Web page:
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TUESDAY, May 27, 2014 (HealthDay News) -- The hormone-blocking medication tamoxifen should be given for as long as 10 years following treatment of certain types of breast cancer, according to updated guidelines from the American Society of Clinical Oncology (ASCO).
"Tamoxifen taken for five years has been the standard . . . but we now have evidence to recommend up to 10 years of tamoxifen for women with hormone receptor-positive breast cancer," guideline update panel co-chair Dr. Harold Burstein said in an ASCO news release.
The new guidelines include women with hormone receptor-positive breast cancers between stage 1 and stage 3.
Hormone receptor-positive breast cancer is a type of cancer that is fueled by certain hormones, often estrogen. Hormone receptor-positive breast cancer is the most common type of breast cancer worldwide, according to the ASCO news release.
The latest recommendation on tamoxifen treatment is based on new data from five studies reviewed since the society's previous update in 2010.
In the two largest studies with the longest follow-up, patients who took tamoxifen for 10 years after initial treatment survived longer than women who took the drug for five years. Additionally, women who took tamoxifen for 10 years were less likely to have their breast cancer come back, or to develop cancer in the other breast, compared with those who took tamoxifen for five years.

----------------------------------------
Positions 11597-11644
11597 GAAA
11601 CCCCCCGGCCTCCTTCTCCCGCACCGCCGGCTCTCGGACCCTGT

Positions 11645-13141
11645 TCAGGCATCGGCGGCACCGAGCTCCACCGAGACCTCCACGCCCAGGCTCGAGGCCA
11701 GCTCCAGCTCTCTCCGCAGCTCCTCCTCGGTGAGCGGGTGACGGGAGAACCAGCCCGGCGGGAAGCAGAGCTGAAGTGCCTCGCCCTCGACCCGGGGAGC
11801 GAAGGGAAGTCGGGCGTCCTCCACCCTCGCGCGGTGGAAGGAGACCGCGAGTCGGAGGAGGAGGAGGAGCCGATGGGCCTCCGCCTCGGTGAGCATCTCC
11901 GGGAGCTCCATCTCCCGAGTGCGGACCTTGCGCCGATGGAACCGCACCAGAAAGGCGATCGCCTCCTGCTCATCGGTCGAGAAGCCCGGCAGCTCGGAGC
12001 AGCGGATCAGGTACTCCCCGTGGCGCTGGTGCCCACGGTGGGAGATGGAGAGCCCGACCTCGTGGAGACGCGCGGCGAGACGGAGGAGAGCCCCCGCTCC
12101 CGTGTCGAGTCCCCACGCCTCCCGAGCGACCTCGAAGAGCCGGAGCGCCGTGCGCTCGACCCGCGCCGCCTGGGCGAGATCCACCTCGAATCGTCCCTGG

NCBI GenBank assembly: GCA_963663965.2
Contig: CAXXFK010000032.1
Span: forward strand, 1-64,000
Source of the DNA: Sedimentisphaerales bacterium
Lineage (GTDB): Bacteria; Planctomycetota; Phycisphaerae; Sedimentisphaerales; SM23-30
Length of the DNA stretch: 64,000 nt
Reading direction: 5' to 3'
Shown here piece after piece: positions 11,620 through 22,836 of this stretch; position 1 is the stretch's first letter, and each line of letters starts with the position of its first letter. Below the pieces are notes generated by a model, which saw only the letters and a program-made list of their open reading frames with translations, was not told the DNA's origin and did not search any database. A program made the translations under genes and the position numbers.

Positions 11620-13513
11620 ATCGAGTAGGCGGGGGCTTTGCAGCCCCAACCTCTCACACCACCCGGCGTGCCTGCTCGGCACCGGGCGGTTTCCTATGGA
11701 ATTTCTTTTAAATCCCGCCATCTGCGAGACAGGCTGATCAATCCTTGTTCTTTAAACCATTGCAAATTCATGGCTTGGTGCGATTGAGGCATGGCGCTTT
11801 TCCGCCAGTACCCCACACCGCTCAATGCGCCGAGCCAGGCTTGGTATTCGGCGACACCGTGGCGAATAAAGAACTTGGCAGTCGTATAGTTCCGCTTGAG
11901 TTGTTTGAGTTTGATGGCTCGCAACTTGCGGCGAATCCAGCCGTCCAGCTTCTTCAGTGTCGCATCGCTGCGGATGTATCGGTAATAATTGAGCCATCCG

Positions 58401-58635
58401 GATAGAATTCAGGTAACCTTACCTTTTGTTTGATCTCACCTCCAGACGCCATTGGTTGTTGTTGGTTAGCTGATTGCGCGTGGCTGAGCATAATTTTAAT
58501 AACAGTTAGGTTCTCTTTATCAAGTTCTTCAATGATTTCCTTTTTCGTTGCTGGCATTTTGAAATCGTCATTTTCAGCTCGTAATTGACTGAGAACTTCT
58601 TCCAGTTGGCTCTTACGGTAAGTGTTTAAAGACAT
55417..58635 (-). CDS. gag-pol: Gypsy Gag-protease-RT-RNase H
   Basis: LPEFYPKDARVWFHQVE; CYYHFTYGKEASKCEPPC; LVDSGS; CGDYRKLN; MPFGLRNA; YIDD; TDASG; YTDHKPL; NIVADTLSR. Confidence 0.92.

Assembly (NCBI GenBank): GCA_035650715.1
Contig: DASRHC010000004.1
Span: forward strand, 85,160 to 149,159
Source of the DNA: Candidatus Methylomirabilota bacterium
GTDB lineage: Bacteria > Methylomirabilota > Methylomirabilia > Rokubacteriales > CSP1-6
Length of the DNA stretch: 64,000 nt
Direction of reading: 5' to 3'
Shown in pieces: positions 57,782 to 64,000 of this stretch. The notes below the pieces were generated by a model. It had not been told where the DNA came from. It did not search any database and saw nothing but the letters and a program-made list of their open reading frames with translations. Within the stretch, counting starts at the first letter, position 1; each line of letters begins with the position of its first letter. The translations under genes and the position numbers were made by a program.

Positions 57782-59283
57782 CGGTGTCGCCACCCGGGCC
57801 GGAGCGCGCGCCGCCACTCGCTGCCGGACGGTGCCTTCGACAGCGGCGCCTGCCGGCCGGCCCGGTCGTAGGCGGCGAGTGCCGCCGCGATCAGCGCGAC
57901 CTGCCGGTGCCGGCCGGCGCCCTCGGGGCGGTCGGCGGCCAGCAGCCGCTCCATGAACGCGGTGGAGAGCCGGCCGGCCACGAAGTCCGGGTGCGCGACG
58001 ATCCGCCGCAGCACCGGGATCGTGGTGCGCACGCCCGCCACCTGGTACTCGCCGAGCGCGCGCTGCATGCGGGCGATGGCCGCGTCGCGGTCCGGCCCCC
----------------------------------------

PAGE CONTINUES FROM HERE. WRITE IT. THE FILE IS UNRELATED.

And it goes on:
The updated guideline, published online May 27 in the Journal of Clinical Oncology, also addresses issues doctors face when talking with patients about taking this type of therapy -- known as "adjuvant endocrine therapy" -- for long periods of time.
"It is important for clinicians and patients to discuss the trade-offs between potential risks of side effects and potential benefits of taking adjuvant endocrine therapy for up to 10 years," guideline update panel co-chair Dr. Jennifer Griggs said in the news release.
"Many women taking adjuvant tamoxifen experience side effects, and these appear to persist with longer duration. However, the trials did not find any new or unexpected side effects," she noted.
-- Robert Preidt
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